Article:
The USCCB has launched yet another one-off website, this time for Advent and Christmas, 2009. I commend their willingness to continually push tons of new data out to the Catholics in the US through these one-off websites (Health Care Reform, New Roman Missal Translation, et all), but I wonder if they are starting to consider more long-term solutions to the problem of creating mass quantities of different HTML-only websites that don't really seem to fit together or use any kind of CMS.

Some oddities in source code aside, what happens if the USCCB wants to change its logo across all these websites. Right now, it seems the title bar is the same across all the sites, which is good, but they'd still have to update a plethora (thousands upon thousands, in fact) of html / shtml pages with the updated code for a new menu, and many instances of the logo.gif file.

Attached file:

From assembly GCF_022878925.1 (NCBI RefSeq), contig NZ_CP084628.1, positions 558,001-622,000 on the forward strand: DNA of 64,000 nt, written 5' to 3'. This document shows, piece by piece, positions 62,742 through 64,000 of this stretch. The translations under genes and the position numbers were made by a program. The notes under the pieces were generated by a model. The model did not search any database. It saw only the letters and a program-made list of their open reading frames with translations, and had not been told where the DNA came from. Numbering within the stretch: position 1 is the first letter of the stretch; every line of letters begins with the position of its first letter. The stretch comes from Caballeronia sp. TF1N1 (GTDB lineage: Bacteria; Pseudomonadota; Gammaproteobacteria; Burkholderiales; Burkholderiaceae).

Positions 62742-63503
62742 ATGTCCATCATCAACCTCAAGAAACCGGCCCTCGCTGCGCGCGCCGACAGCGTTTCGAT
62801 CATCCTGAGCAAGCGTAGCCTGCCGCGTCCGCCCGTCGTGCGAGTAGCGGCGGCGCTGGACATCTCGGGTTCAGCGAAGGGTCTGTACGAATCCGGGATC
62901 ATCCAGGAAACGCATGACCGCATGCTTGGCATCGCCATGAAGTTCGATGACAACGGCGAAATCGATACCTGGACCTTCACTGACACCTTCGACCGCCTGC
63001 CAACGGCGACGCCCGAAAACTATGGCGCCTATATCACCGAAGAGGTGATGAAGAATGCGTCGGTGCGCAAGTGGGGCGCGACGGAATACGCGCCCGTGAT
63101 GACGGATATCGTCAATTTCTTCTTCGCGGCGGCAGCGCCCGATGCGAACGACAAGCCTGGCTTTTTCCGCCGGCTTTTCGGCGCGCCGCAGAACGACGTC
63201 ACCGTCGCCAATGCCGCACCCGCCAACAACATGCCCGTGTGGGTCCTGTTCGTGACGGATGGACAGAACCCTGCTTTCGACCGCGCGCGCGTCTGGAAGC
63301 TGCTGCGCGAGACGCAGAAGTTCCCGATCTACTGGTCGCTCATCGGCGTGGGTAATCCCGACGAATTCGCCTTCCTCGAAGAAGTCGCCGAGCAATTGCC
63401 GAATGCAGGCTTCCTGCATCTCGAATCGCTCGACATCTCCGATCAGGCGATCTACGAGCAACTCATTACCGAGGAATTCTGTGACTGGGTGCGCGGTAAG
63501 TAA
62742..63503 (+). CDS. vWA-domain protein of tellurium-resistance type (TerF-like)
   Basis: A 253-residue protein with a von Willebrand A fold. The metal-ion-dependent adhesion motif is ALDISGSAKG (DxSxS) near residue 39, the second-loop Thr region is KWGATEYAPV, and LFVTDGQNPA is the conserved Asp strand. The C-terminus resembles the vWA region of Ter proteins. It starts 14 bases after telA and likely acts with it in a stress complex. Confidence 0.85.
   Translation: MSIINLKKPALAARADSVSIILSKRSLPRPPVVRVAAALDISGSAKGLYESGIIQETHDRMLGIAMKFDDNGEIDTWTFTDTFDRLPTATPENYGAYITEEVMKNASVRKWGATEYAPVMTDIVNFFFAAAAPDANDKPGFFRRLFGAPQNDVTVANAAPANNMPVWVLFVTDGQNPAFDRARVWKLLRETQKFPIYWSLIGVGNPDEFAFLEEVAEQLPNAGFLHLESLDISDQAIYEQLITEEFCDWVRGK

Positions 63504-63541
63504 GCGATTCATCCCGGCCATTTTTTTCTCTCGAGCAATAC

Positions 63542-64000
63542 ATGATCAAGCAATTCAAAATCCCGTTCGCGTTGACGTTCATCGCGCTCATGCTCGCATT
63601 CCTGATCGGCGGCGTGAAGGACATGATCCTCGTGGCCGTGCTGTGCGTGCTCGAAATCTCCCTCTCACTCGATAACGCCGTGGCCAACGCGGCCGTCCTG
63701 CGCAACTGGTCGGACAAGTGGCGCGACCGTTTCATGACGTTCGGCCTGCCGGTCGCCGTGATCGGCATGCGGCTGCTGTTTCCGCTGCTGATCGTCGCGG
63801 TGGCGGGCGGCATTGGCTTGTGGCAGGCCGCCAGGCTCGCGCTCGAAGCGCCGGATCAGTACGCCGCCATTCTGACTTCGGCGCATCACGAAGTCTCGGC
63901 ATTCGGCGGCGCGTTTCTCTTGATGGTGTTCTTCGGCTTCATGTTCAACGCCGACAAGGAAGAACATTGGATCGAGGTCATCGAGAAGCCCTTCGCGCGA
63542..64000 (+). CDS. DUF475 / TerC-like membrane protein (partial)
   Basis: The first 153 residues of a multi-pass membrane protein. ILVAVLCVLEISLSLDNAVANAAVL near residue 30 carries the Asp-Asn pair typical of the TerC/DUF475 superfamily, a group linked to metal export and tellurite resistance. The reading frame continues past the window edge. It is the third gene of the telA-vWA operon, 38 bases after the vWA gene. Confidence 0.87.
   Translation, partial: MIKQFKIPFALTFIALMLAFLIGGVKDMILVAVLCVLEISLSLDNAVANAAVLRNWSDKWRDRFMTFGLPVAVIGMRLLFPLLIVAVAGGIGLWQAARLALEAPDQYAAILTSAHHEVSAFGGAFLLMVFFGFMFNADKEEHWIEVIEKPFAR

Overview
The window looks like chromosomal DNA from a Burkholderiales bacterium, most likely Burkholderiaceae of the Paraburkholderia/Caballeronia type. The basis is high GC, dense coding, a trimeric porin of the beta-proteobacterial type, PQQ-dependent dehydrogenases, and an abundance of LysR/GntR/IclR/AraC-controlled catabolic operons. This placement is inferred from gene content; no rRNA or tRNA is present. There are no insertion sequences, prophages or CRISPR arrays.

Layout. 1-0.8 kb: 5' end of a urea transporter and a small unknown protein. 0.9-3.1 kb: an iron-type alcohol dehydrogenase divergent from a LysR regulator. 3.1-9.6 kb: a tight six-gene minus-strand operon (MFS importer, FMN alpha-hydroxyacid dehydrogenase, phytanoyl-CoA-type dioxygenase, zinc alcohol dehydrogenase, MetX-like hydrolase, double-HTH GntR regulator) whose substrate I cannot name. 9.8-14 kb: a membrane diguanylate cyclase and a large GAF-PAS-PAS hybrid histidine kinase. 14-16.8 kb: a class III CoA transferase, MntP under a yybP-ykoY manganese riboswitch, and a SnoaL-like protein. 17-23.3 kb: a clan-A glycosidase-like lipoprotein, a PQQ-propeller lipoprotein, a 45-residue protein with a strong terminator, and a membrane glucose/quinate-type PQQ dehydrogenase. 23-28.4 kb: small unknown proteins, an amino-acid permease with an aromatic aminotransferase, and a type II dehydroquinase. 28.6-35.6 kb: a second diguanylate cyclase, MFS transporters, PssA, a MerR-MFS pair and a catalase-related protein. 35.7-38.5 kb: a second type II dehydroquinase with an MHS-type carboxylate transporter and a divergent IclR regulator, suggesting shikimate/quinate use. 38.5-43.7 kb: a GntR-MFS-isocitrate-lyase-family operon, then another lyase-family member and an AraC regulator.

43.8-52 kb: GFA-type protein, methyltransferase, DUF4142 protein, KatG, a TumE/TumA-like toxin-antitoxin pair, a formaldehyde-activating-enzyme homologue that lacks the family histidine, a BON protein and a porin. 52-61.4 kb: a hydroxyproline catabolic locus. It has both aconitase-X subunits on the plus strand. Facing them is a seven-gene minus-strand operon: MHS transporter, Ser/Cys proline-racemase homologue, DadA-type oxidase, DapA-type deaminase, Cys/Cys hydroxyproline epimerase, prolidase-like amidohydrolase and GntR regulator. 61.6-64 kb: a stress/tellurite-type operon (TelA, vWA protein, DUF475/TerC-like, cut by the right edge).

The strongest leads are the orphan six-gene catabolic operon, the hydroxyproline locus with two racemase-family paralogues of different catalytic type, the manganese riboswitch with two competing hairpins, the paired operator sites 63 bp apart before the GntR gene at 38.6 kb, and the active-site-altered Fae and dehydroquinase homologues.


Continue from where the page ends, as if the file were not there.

Everything I'm trying to do in my work, I do it with an eye not towards the end of this year, or even five years down the road. Rather, I'm hoping that the seeds I plant today, with regard to data structures and data presentation (which should always be separated!), will germinate and be able to continue to grow, expand, and flourish for at least the next 20, 50, 100 years.

So many data-intensive projects reside in individual HTML files in Church work - we need to move towards using open, accessible data formats, databases, and markup in our work, so that we can preserve and continually improve our Catholic data online in the years to come.

HTML files are fine, in my opinion, if they are the front end to a good database backend (for instance, if you're caching pages from a CMS, or if you're generating a version of the file from a database, which can be updated from the database later). Let data be data, and presentation show that data in various ways. This is the only road we can follow if we want to continue to grow on the Internet, and on the semantic web.